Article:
The only suggestion that comes to mind right now is that you compile photos of streams that you like, share them with your landscaper, and try to mimic them--oh, and make it as big as you can (but still appropriate for the space)...from what I've read the biggest regret of pond owners is that they didn't make it bigger...I suspect that would apply to your project as well.

I love the idea!

I look forward to seeing your after photos--along with the birds that come to enjoy and utilize your water feature.

Love the bluebirds by the way. ~smile~
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Old 03-03-2016, 10:09 PM   #3
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Nice sized area. There is just such a waterfalls shallow stream in a bird garden nearby where I love to watch the birds bath. See the coolest birds there. Great idea for a garden.
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Old 03-04-2016, 07:05 AM   #4
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Nice sized area. There is just such a waterfalls shallow stream in a bird garden nearby where I love to watch the birds bath. See the coolest birds there. Great idea for a garden.
Sounds beautiful.

That makes me even more excited about adding my stream which will make many more shallow areas for birds. I doubt I'll finish both a pond and a stream this year, but it can't hurt to try.
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Old 03-04-2016, 09:26 AM   #5
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Originally Posted by dapjwy View Post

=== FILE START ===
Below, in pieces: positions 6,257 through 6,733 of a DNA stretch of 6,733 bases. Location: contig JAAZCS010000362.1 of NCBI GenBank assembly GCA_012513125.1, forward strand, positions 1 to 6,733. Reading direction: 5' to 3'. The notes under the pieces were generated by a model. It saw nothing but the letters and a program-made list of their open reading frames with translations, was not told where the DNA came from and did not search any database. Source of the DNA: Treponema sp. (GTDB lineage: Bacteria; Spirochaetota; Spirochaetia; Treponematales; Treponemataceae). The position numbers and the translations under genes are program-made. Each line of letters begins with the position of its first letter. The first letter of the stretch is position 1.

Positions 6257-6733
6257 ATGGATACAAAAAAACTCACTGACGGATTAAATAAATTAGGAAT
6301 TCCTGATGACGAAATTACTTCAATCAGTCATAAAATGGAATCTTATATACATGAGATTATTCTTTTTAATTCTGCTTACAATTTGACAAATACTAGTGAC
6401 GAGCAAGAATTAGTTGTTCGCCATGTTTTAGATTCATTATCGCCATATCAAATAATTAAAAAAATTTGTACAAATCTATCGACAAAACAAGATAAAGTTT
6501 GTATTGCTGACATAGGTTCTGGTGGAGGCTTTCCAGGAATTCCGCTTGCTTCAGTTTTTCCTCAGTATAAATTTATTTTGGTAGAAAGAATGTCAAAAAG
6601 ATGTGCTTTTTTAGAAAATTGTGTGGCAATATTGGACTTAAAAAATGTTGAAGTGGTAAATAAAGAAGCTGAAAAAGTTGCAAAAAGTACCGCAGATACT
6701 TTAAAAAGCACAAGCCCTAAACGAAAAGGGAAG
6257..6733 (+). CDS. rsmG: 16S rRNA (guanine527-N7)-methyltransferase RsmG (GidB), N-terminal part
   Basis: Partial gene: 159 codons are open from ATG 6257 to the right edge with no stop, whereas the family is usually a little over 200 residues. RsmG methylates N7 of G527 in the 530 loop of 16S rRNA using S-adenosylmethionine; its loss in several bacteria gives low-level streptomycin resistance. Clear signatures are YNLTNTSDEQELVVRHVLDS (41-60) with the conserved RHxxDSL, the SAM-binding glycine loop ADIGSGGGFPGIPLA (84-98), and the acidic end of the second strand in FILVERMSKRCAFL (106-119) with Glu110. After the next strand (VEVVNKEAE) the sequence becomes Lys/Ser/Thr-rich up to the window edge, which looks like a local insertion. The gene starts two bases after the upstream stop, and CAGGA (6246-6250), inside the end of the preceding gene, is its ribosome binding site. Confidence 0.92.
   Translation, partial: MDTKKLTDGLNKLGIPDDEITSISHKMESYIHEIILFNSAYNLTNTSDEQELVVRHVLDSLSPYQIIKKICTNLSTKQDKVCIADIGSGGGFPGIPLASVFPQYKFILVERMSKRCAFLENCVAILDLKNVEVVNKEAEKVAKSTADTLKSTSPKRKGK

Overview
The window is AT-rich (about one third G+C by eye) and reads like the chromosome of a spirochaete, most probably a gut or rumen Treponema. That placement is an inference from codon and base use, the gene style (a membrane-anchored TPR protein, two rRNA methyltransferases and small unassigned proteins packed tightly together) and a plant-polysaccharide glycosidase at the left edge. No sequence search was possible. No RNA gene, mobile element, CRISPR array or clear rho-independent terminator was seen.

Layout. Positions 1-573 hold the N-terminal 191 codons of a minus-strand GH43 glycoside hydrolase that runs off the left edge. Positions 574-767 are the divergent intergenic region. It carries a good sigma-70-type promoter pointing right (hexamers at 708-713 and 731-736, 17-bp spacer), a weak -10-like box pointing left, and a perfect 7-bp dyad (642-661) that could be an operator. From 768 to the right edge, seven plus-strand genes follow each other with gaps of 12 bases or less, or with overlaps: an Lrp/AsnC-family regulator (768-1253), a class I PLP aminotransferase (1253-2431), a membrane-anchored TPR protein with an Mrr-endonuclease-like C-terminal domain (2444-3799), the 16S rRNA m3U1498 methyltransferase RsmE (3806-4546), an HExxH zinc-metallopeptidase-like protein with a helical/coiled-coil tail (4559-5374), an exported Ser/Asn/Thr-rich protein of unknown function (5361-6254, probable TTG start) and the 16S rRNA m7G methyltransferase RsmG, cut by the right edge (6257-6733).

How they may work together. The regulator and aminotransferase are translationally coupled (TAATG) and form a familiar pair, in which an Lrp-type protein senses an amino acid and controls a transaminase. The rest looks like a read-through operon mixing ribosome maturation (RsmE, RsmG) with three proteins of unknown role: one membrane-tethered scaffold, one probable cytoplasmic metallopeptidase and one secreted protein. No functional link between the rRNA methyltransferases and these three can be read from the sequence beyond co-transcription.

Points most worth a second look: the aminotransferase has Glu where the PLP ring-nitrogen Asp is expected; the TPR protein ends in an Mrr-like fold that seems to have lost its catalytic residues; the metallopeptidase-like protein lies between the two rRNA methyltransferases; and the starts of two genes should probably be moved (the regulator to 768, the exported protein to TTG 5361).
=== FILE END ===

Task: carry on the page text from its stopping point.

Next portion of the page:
What an exciting project! I'm thrilled for you...you almost make me want to do the same thing...but I think (eventually) joining my small pond to the large one (that I plan to put in this year) with a stream is still the way to go for me.

I will have to wait for my moving water, but you will have yours before too long. I can't wait to see the pictures.

You are fortunate to have someone who understands your goals. Have you seen any similar projects done by your landscaper?

The only suggestion that comes to mind right now is that you compile photos of streams that you like, share them with your landscaper, and try to mimic them--oh, and make it as big as you can (but still appropriate for the space)...from what I've read the biggest regret of pond owners is that they didn't make it bigger...I suspect that would apply to your project as well.

I love the idea!

I look forward to seeing your after photos--along with the birds that come to enjoy and utilize your water feature.

Love the bluebirds by the way. ~smile~
Yes, moving water is a magnet for birds. It will bring in species that don't come to feeders, especially during migration. I've seen various warblers, thrushes, etc come through the yard, but this will bring them out of the trees, more into the open where I can see them better. I plan to get lots of pictures